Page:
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This talk will address interdisciplinary investigations into action, agency, aura and spectacle in audiovisual music performance, with a specific focus on small ensembles. Using techniques from data visualisation, machine listening and machine learning this presentation investigates poetic ways of exploring productively the tension between legibility and co-agency in performance. Real-time video can reveal and structure collective and individual activity through the capture, transformation and re-presention of interactions. Explorations of visual form and graphic mapping provide new opportunities for performers and audiences to engage with provocation and process in immersive audiovisual performance. Works discussed will include "Reqiuem for Edward Snowden," "SKR1BL" and research in progress that builds on existing strands of work in creative computing, computer music and musicology but seeks to make newly playful and adventurous use of these technique. Our current research aims to pilot a framework for experimentation in graphical representations for multiplayer digital musical instruments in audiovisual performance though visualising and sharing musical gestures in performance, and by devising collaborative strategies for integrated and embedded audiovisual performance.
Jules Rawlinson designs sounds, visuals and interactions and performs with live electronics. Jules’ output includes "A Requiem for Edward Snowden," a collaboration with Matthew Collings which blends live electronics with a chamber trio and realtime visuals. This work was selected for Creative Scotland’s Made In Scotland showcase at Edinburgh Festival Fringe in 2015, and has played at Glasgow’s CCA as part of Cryptic Nights, Aberdeen’s Sound Festival and Utrecht’s Gaudeamus Muziekweek. Other projects include commissions for the BBC, New Media Scotland, Glenmorangie, Cybersonica, Future of Sound / Future of Light and the New Radiophonic Workshop. Jules regularly presents and performs work exploring symbolic notations for live electronics at festivals, conferences and symposia including Sonorities, ICLI, Sines and Squares, Art and Sound, Seeing Sound and INTER/actions. Jules is a founding member of the LLEAPP network which has fostered an ongoing series of events at UK institutions. Jules has a doctorate in composition from Edinburgh College of Art, University of Edinburgh, where he is a lecturer in digital design. For more information visit http://www.pixelmechanics.com .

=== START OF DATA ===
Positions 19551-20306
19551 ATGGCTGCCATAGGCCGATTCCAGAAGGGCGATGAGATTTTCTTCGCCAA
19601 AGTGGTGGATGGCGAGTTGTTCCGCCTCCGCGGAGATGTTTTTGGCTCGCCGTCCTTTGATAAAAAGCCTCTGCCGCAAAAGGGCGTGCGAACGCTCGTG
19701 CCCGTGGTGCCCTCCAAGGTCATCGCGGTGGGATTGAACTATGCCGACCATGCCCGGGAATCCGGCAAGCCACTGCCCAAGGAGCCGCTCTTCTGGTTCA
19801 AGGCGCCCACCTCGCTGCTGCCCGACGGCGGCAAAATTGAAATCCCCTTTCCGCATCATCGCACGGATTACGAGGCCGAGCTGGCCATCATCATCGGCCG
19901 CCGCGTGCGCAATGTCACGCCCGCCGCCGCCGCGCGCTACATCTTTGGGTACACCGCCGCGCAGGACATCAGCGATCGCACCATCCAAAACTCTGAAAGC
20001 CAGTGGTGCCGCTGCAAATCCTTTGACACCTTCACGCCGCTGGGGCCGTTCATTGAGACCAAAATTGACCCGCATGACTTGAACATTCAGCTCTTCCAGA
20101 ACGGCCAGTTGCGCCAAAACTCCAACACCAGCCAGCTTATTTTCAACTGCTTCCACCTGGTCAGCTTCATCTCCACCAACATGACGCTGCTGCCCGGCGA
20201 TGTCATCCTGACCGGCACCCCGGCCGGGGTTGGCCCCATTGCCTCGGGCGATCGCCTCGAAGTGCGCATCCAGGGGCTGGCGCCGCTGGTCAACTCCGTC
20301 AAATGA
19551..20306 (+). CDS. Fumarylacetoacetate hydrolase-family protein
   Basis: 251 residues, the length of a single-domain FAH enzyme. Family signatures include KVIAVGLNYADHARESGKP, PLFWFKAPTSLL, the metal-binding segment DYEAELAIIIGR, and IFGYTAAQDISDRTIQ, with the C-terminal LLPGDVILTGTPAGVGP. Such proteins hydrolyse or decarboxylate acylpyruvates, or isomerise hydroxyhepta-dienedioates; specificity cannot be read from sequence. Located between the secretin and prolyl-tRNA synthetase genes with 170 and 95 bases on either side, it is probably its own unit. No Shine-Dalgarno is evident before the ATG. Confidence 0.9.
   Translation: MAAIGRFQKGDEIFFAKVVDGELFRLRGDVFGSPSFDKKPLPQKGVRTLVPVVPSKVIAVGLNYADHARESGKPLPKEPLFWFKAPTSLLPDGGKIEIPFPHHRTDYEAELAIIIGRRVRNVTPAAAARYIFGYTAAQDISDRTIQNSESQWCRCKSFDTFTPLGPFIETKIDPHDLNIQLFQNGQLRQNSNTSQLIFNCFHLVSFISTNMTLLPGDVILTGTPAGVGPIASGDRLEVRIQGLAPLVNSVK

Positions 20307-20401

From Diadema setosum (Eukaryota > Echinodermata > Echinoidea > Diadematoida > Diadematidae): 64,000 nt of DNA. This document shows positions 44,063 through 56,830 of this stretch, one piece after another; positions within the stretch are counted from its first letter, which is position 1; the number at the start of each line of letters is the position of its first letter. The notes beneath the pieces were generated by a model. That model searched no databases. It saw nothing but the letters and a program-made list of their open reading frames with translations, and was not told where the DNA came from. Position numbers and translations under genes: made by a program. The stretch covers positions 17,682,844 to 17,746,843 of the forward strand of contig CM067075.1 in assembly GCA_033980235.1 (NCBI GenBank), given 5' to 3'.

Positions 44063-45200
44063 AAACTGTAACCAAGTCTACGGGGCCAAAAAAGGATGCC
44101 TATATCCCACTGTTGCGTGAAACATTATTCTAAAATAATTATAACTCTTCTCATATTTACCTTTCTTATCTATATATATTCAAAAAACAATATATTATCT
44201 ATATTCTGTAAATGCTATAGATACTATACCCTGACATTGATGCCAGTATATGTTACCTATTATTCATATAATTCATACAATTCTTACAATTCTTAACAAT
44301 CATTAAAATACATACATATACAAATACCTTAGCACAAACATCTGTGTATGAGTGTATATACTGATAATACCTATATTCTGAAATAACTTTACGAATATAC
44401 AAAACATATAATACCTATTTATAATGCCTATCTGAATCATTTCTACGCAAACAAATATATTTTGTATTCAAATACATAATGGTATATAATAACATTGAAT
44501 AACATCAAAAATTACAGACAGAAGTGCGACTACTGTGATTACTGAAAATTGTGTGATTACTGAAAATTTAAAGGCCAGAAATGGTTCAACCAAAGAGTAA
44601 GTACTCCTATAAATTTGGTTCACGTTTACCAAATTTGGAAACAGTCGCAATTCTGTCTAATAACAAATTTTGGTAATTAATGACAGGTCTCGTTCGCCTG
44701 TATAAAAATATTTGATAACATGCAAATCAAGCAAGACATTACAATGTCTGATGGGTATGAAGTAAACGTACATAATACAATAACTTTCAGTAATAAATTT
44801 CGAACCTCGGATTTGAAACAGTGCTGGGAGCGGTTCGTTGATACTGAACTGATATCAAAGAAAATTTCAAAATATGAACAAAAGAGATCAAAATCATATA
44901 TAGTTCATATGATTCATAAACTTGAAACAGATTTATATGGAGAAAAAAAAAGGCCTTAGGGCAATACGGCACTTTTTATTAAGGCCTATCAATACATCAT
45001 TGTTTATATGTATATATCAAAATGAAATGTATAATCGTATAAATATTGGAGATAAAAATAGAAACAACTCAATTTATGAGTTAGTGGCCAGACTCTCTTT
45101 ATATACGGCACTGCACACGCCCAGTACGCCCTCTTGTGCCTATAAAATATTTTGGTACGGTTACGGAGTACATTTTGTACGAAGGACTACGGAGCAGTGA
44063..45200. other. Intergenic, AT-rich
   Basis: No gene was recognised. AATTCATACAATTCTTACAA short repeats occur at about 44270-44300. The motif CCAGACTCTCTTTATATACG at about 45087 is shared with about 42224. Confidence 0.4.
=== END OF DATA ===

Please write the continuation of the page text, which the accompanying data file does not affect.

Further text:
Marcin Pietruszewski is a composer and researcher engaged in sound synthesis and composition with computers, exploring specific formal developments in the tradition of electroacoustic music and contemporary sound art, as well as extra-musical domains of auditory design, computational linguistics and psychoacoustics. He works across performance, multimedia installation and radio productions probing the dynamics between formalism of synthetic sound and its material realisation. He has collaborated extensively with musicians and composers and recent projects include a collaboration with Florian Hecker, graphic design company NORM from Zurich; philosopher Chris Schambaugh, The New School, New York; choreographer and dancer Agnes Cebere, Martha Graham School of Contemporary Dance, New York; and the Laboria Cubonics Collective, the authors of "Xenofeminist Manifesto." Marcin is a doctoral candidate in creative music practice at Edinburgh College of Art, University of Edinburgh. For more information visit https://www.marcinpietruszewski.com
School of Arts, Media and Engineering